The way currents work in the oceans they have collected plastic waste that has ended up in the ocean into large plastic islands that circulate in particular areas. The great pacific garbage patch, located between California and Hawaii, is the largest collection of ocean plastic in the world at 1.6 million cubic kilometers.
While it gets called an island, it doesn’t look like an island. It’s not like there are huge pieces of plastic floating together. Much of the plastic is small, including significant microplastics. So, the island is quite low density but it is having significant impacts. One of these impacts is providing a home for coastal invertebrate species.
Different types of organisms live in different habitats. This applies to the ocean. Normally there are different species on the coast compared to in the open ocean. However, the plastic floating garbage is creating habitat for coastal species in the open ocean (Harem and colleagues, 2023).
This has lots of potential implications. The coastal species make up more of the local community than the open ocean species. This means that the open ocean species may be being displaced by the coastal species. This could impact the food chain and health of other larger species.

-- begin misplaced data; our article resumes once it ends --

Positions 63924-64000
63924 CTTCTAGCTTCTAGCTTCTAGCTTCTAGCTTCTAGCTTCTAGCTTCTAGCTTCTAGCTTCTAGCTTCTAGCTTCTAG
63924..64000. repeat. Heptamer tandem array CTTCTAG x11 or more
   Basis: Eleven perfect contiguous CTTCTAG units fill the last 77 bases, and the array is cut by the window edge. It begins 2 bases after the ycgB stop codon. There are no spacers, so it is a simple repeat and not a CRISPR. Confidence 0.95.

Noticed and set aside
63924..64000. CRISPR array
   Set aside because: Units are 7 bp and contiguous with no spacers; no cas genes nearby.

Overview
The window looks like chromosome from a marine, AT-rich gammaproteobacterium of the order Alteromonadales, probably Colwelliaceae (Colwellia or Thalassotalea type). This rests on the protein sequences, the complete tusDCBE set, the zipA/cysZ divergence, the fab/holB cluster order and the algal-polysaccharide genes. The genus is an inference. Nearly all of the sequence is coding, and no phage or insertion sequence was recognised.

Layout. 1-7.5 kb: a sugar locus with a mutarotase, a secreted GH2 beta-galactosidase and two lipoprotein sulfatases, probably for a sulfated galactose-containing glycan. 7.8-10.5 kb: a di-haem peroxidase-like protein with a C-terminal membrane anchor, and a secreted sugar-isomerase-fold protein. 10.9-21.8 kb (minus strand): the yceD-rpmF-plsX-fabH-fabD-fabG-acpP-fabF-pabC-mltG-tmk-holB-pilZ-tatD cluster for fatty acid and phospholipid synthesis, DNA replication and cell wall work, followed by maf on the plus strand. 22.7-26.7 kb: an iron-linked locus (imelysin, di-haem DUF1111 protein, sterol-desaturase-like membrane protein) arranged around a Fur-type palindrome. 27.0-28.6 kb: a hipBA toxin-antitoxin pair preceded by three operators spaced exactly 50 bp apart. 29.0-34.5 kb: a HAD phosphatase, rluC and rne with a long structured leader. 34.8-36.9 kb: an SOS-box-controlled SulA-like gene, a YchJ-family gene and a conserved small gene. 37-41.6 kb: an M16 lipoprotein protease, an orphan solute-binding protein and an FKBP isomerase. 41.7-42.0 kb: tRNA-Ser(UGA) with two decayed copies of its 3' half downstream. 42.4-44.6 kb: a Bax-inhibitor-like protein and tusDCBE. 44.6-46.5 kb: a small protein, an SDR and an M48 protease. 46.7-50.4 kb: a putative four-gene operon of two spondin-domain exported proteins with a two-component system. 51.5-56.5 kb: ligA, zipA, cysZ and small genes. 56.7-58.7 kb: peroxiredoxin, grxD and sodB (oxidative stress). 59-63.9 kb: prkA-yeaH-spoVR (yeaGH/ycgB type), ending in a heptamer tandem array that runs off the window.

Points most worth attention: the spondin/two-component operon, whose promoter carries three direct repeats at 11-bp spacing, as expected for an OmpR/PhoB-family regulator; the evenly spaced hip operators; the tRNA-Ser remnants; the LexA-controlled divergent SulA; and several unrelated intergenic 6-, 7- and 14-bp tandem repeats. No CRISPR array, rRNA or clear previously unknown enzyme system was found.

Another potential risk is that as garbage separates off the patch and gets washed up on land it can increase the risks of invasive species. For places like Hawaii this is particularly concerning because the island ecosystems are often more vulnerable to changes and damage from invasive species.
The takeaway for me from this article is that I think it is easy to think about the garbage patch as relatively benign. Sure some of the plastic is ingested and moves up the food chain. But our own daily experience with plastic waste often doesn’t trigger huge concern. But this research illustrates that it isn’t just the damage of the plastic itself, but also from changes like invasive species that we need to be concerned about.
What are your best strategies for reducing plastic waste?
We really struggle w plastic waste. So many things in the grocery store are already in plastic bags or packaging of one type or another. Even if we buy as much as possible from bulk. Now that the pandemic is over also reducing carry out. Still a massive struggle.